Robson comes of age on the big stage – and says there is more to come
Laura Robson secured her place as a footnote in the history books as Kim Clijsters' final opponent – but the 18-year-old Briton's victory over the former world No 1 also marked a significant moment in her own career.
Robson's 7-6, 7-6 triumph at the US Open put her through to the third round of a Grand Slam tournament for the first time and demonstrated to the world the depth of talent that was first revealed when she won junior Wimbledon at the age of 14.
Robson, who now plays another former Grand Slam champion in Li Na, has always relished the big occasion. She was intimidated neither by facing one of the game's most popular and successful players in her farewell tournament, nor by playing in the 23,000-capacity Arthur Ashe Stadium, the biggest venue in world tennis.
"I've always loved playing on a big stage," Robson said afterwards. "I thrive in a good atmosphere and I feel like I play better on big courts and I have a lot of support. And because it's easier, too, when you have less pressure on you."
The youngest player in the world's top 100, Robson is arguably the game's most exciting new talent. Andy Murray, who partnered her in mixed doubles at the Olympics, summed up her qualities.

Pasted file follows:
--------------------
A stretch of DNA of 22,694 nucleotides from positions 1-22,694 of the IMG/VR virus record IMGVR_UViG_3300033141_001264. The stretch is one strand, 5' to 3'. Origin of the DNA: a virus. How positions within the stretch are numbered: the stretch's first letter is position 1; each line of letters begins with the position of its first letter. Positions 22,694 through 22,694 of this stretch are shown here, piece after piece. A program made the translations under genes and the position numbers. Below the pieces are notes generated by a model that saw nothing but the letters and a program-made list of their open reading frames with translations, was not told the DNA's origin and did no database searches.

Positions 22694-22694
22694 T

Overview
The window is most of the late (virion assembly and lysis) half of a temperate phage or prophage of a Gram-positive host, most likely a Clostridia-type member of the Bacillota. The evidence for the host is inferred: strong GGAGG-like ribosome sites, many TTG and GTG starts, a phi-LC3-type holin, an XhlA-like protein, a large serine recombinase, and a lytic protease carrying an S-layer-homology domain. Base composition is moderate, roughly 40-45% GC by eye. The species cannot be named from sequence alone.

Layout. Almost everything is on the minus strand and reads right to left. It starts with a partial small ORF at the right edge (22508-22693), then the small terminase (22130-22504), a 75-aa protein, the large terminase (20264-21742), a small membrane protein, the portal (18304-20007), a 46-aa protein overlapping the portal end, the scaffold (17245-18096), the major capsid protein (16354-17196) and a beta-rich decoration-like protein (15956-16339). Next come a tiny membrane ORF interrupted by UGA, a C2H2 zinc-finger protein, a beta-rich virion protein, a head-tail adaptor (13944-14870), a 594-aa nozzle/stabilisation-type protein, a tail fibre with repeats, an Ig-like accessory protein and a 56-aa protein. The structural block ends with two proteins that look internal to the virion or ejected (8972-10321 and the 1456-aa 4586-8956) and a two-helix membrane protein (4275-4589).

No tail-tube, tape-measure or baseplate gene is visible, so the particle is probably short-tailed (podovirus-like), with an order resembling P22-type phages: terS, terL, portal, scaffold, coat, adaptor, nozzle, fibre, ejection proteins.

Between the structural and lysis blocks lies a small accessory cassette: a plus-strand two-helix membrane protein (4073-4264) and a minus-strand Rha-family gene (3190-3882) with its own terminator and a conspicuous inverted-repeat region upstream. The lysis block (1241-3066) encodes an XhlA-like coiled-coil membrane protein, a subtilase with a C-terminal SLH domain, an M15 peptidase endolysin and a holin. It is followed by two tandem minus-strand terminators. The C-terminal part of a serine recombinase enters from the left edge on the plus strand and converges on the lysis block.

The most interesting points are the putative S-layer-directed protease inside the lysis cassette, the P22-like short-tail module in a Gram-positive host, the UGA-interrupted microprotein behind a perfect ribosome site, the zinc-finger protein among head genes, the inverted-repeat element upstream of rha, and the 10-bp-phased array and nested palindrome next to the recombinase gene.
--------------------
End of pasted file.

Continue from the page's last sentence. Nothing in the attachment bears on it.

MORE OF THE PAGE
"She's got very easy power and great timing," Murray said. "She hits the ball great when she's in a good position. I think if she keeps improving on her movement, she's going to be a very, very good player."
Clijsters agreed. "She hits the ball so cleanly," the Belgian said. "Physically if she gets better, even more explosive, then I think she's going to be a great player."
While Robson's power has never been in doubt, her movement around the court has been regarded as her biggest weakness. Against Clijsters, however, the improvement in her speed and agility was clear as she kept forcing the three-times US Open champion – who had not lost a match here for nine years – to hit the extra ball.
"I've done quite a bit of tactical stuff recently, which I feel has made more of a difference, but I've also worked very hard on my speed," Robson said. "I think that has improved the most in the last year. I feel confident enough in my movement to run down a lot more balls. I think I'm making the points a bit tougher for my opponents."
Robson recently appointed a new coach, Zeljko Krajan, who guided Dinara Safina to No 1 in the world rankings. The Croatian will have his work cut out preparing Robson to face Li, the 2011 French Open champion, who has had an excellent summer on hard courts, winning in Cincinnati and reaching the final in Montreal.
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